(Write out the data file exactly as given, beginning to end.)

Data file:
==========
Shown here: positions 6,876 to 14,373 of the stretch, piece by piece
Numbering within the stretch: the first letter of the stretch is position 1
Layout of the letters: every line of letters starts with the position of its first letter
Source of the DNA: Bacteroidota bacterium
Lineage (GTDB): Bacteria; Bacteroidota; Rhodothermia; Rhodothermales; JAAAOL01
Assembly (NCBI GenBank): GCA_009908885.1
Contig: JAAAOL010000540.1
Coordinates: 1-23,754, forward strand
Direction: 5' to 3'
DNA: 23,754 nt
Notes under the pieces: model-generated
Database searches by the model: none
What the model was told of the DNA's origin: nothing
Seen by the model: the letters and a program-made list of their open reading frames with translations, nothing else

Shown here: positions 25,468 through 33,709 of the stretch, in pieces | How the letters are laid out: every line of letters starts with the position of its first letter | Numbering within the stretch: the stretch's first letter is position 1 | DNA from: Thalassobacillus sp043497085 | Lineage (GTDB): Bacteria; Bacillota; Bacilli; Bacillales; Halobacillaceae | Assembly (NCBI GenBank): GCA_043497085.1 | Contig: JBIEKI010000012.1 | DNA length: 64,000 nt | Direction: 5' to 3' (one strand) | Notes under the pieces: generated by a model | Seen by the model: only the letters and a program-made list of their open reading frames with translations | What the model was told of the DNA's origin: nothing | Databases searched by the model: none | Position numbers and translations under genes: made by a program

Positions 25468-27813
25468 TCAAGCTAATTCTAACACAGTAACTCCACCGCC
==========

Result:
Shown here: positions 6,876 to 14,373 of the stretch, piece by piece
Numbering within the stretch: the first letter of the stretch is position 1
Layout of the letters: every line of letters starts with the position of its first letter
Source of the DNA: Bacteroidota bacterium
Lineage (GTDB): Bacteria; Bacteroidota; Rhodothermia; Rhodothermales; JAAAOL01
Assembly (NCBI GenBank): GCA_009908885.1
Contig: JAAAOL010000540.1
Coordinates: 1-23,754, forward strand
Direction: 5' to 3'
DNA: 23,754 nt
Notes under the pieces: model-generated
Database searches by the model: none
What the model was told of the DNA's origin: nothing
Seen by the model: the letters and a program-made list of their open reading frames with translations, nothing else

Shown here: positions 25,468 through 33,709 of the stretch, in pieces | How the letters are laid out: every line of letters starts with the position of its first letter | Numbering within the stretch: the stretch's first letter is position 1 | DNA from: Thalassobacillus sp043497085 | Lineage (GTDB): Bacteria; Bacillota; Bacilli; Bacillales; Halobacillaceae | Assembly (NCBI GenBank): GCA_043497085.1 | Contig: JBIEKI010000012.1 | DNA length: 64,000 nt | Direction: 5' to 3' (one strand) | Notes under the pieces: generated by a model | Seen by the model: only the letters and a program-made list of their open reading frames with translations | What the model was told of the DNA's origin: nothing | Databases searched by the model: none | Position numbers and translations under genes: made by a program

Positions 25468-27813
25468 TCAAGCTAATTCTAACACAGTAACTCCACCGCC